Test out one of the wildest recipes on the internet

There is no shortage of baffling recipes from the 1950s, 60s and 70s on the internet, ranging from tomato juice-infused gelatin to frozen cheese salad. But few are as shocking as the ham and banana casserole. It’s as baffling as it sounds: bananas smothered in mustard, wrapped in ham, smothered in cheese sauce and baked in the oven. I had to try it myself, and the results were…unexpected, to say the least.

Gathering the ingredients was the first challenge, even though I had most of what I needed at home. The recipe called for boiled ham, but since I didn’t intend to eat a whole ham, I opted for cured meats. I also wondered why it was important to use “green tip” bananas, but realized it was probably for the extra acidity, or maybe just to keep the bananas from turning into absolute mush in the oven.

The hardest part of the recipe was making the cheese sauce, and it wasn’t even that challenging. Butter, flour, salt, milk, and cheddar cheese all came together to create a completely unseasoned sauce. Thought I’d add pepper or something, everything to give this recipe more flavor, but I resisted the temptation for journalism’s sake.

My favorite part of making this recipe was smearing the ham slices with mustard and wrapping them around the bananas. Yep, ham-wrapped bananas look exactly like you’d think ham-wrapped bananas would look like, and when they all nestled together in their own casserole dish, they looked like they were straight out of an X-rated horror movie.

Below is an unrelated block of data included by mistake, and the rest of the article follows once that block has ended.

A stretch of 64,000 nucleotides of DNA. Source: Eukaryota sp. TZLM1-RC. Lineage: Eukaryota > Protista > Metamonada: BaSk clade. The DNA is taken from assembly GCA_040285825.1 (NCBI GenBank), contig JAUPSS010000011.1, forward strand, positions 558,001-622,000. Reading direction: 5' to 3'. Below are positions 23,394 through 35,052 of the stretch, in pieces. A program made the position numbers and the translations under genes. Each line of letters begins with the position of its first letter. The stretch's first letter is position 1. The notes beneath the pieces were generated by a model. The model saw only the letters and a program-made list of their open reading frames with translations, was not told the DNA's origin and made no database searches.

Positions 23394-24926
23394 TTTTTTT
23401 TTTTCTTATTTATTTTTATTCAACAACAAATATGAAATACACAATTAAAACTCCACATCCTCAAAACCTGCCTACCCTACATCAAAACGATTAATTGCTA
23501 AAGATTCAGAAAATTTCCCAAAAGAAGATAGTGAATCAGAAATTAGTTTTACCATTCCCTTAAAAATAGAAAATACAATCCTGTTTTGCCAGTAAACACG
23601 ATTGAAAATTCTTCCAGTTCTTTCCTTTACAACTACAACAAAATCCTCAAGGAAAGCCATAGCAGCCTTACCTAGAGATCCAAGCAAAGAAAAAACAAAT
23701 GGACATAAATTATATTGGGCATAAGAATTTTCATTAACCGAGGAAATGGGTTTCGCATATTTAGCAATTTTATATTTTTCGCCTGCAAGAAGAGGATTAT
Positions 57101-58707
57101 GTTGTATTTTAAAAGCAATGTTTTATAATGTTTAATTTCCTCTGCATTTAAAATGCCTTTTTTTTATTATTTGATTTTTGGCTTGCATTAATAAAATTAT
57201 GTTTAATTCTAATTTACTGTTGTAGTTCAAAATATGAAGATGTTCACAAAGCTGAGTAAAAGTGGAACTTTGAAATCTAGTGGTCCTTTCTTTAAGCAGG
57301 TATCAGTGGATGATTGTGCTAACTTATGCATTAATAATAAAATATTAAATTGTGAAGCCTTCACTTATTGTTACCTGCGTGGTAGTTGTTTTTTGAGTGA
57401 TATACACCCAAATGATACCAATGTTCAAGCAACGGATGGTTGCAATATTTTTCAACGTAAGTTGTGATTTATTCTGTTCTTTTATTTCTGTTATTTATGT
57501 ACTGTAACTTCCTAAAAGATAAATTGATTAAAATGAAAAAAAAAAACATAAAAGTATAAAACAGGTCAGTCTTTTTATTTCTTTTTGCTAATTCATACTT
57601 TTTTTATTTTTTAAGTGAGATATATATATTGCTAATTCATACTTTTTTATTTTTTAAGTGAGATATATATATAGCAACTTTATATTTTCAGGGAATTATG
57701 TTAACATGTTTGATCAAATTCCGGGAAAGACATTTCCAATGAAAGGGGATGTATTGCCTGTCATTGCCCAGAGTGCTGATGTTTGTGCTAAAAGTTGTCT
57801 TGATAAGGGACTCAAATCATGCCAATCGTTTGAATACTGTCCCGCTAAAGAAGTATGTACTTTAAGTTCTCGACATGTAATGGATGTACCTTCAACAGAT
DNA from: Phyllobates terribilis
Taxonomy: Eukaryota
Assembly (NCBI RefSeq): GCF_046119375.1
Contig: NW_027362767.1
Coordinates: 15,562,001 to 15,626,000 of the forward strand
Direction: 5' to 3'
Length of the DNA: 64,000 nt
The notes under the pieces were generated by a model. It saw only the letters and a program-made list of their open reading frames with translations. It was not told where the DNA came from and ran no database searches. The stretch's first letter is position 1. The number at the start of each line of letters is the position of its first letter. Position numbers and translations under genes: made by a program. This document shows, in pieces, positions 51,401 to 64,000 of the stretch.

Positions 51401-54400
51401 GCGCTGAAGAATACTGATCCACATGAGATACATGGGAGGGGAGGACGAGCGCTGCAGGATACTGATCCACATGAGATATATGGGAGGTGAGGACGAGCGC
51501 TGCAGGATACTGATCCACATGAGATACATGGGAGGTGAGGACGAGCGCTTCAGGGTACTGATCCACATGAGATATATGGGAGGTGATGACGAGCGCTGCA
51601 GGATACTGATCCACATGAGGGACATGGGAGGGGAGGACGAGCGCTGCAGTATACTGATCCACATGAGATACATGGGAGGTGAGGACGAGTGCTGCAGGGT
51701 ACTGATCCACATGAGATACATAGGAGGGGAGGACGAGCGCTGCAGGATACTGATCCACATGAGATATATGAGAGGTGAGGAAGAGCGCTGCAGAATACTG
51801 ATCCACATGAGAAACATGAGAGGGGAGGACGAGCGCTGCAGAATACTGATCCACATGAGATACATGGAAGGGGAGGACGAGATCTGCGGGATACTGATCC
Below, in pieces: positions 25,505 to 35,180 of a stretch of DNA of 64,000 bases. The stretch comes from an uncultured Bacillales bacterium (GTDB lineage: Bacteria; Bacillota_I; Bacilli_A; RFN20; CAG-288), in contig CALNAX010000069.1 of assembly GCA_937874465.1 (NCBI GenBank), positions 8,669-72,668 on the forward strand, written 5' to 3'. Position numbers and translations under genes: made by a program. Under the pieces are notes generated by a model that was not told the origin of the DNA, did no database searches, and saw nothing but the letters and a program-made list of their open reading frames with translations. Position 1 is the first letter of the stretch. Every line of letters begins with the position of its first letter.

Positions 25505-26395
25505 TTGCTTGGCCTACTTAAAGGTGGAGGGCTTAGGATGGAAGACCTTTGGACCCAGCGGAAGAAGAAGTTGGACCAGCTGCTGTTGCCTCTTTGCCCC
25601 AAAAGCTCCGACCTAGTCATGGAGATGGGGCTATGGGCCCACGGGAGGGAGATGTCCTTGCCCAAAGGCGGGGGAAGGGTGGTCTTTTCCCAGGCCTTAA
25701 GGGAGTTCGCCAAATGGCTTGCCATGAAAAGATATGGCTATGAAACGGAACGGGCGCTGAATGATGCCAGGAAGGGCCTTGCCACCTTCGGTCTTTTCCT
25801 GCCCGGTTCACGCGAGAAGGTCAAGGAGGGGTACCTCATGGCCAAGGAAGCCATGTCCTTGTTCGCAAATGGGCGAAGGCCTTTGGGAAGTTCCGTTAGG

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I poured more melted butter over the ham-wrapped bananas as directed and then slathered them with cheese sauce—somehow it looked even less appetizing after I completed this process. Then, the “casserole” went into the oven. I waited 15 minutes with bated breath. I have to admit the smell of the baked bananas wasn’t bad. It reminded me of baking banana bread, although I was definitely less excited than I would have been about a slice of banana bread.

The timer ticked and the moment of truth had finally arrived. I took some photos, of course, but that could only delay the inevitable for so long. I actually had to try it. I had to stuff a piece of banana wrapped in ham and covered in a sad cheese sauce into my mouth, chew and swallow. I had done it to myself. I asked for this. And this was my moment of truth.

The banana had gotten quite soft in the oven, but the ham had only hardened so it was hard to cut. Once I managed to get a bite sized piece on my fork, I took a bite. And, readers, don’t come for me, but I was pleasantly surprised with the result.

Baked bananas are objectively good on their own, so it didn’t surprise me that the sweet mash of the banana was enjoyable. The addition of ham wasn’t as egregious as you might think, especially when you consider the old combo of ham and pineapple on pizza—it’s not all that different when you think about it. The mustard added a bit of flavor (which was desperately needed here). Honestly, I could have done without the cheese sauce as it was so bland, but because there was so much butter in the sauce, it wasn’t offensive in the slightest.

Looking at a photo of the ham and banana casserole, you might assume that the people who made this recipe in the past tasted awful. Admittedly, this recipe isn’t the tastiest, nor would I make it for friends and family. But you can’t really assume you’re going to hate something until you try it yourself. The ham and banana casserole wasn’t as bad as I thought it would be, and if you’re really into bananas (I’m not), it’s probably at least a solid recipe.

Moral of the story? Don’t judge a book by its cover, I guess. Or, perhaps more importantly, the moral of the story is that covering anything with half a stick of butter will make it taste good, even ham-wrapped bananas.



Samantha Maxwell is a Boston-based food writer and editor. Follow her on Twitter at @samseating.